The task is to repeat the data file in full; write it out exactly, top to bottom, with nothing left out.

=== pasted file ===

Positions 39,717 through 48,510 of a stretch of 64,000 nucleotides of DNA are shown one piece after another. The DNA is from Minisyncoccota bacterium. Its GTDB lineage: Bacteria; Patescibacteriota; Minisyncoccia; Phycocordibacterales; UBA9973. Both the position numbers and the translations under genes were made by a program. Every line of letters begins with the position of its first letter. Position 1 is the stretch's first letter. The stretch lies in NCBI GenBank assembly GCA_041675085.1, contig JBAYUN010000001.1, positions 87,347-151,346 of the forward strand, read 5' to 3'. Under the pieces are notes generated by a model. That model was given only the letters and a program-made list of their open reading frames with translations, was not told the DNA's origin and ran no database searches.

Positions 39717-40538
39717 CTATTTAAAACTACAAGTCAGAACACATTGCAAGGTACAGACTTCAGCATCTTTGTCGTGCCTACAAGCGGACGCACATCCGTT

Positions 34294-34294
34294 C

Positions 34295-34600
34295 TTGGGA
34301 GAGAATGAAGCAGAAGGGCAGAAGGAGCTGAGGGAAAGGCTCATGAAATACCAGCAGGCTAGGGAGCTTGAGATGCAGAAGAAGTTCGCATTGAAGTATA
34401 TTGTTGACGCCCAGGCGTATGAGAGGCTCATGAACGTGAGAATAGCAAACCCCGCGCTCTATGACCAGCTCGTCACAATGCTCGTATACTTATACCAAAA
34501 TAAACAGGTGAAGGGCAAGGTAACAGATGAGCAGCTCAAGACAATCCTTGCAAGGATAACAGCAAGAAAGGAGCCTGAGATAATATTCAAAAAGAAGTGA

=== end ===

Positions 39,717 through 48,510 of a stretch of 64,000 nucleotides of DNA are shown one piece after another. The DNA is from Minisyncoccota bacterium. Its GTDB lineage: Bacteria; Patescibacteriota; Minisyncoccia; Phycocordibacterales; UBA9973. Both the position numbers and the translations under genes were made by a program. Every line of letters begins with the position of its first letter. Position 1 is the stretch's first letter. The stretch lies in NCBI GenBank assembly GCA_041675085.1, contig JBAYUN010000001.1, positions 87,347-151,346 of the forward strand, read 5' to 3'. Under the pieces are notes generated by a model. That model was given only the letters and a program-made list of their open reading frames with translations, was not told the DNA's origin and ran no database searches.

Positions 39717-40538
39717 CTATTTAAAACTACAAGTCAGAACACATTGCAAGGTACAGACTTCAGCATCTTTGTCGTGCCTACAAGCGGACGCACATCCGTT

Positions 34294-34294
34294 C

Positions 34295-34600
34295 TTGGGA
34301 GAGAATGAAGCAGAAGGGCAGAAGGAGCTGAGGGAAAGGCTCATGAAATACCAGCAGGCTAGGGAGCTTGAGATGCAGAAGAAGTTCGCATTGAAGTATA
34401 TTGTTGACGCCCAGGCGTATGAGAGGCTCATGAACGTGAGAATAGCAAACCCCGCGCTCTATGACCAGCTCGTCACAATGCTCGTATACTTATACCAAAA
34501 TAAACAGGTGAAGGGCAAGGTAACAGATGAGCAGCTCAAGACAATCCTTGCAAGGATAACAGCAAGAAAGGAGCCTGAGATAATATTCAAAAAGAAGTGA